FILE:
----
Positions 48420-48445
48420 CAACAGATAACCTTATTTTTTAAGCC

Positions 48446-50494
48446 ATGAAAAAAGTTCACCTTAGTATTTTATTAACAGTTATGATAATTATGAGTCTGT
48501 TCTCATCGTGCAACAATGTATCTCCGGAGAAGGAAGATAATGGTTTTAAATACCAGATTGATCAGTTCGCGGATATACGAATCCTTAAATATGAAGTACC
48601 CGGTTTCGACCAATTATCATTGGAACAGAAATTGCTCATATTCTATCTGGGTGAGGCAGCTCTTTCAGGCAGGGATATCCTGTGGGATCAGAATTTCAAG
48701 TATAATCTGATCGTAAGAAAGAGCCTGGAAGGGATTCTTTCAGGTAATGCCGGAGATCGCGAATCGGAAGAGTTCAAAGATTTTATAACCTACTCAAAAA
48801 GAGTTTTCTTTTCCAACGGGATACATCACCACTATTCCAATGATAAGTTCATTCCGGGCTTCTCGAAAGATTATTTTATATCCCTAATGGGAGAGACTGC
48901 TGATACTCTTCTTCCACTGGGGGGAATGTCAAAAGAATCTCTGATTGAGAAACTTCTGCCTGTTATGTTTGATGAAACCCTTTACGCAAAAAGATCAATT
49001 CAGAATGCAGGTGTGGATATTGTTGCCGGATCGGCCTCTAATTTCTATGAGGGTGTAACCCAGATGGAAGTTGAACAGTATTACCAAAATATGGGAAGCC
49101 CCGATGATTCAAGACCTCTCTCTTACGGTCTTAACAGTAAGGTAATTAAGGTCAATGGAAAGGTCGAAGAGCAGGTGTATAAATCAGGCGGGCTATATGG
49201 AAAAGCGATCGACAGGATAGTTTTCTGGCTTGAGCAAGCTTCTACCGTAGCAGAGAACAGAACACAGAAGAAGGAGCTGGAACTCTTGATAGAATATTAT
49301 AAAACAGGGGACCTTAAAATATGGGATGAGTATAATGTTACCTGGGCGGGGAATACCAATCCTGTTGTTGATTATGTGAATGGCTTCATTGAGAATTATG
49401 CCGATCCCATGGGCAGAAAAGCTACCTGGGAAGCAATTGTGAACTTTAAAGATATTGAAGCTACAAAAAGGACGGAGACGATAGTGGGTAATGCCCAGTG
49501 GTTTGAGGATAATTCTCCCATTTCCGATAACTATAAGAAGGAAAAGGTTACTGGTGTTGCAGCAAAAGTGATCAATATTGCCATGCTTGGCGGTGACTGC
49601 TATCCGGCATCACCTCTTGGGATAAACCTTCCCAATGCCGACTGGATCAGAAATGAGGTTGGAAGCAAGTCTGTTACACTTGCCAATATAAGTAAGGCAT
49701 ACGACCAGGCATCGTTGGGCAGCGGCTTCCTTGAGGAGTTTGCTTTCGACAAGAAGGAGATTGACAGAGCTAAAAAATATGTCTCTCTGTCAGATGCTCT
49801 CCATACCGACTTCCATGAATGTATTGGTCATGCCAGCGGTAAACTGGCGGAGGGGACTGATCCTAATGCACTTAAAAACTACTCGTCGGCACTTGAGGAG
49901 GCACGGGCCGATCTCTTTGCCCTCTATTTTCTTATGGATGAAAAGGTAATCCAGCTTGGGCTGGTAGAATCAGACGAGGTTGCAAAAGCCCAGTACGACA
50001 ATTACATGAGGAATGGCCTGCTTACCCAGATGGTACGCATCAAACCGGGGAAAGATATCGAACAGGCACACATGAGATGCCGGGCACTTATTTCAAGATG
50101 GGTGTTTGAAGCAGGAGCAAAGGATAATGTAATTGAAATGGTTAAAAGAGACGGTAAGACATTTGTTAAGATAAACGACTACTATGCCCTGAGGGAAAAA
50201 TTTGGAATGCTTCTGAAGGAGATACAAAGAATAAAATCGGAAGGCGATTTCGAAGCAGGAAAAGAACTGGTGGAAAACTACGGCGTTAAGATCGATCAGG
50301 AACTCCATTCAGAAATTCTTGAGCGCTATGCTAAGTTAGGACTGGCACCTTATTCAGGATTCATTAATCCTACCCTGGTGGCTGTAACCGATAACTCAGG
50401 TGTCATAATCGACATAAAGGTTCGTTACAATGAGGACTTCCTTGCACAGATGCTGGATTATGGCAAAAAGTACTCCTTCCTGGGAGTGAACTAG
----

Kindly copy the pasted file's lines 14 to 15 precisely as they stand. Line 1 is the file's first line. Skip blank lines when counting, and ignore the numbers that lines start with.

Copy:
49401 CCGATCCCATGGGCAGAAAAGCTACCTGGGAAGCAATTGTGAACTTTAAAGATATTGAAGCTACAAAAAGGACGGAGACGATAGTGGGTAATGCCCAGTG
49501 GTTTGAGGATAATTCTCCCATTTCCGATAACTATAAGAAGGAAAAGGTTACTGGTGTTGCAGCAAAAGTGATCAATATTGCCATGCTTGGCGGTGACTGC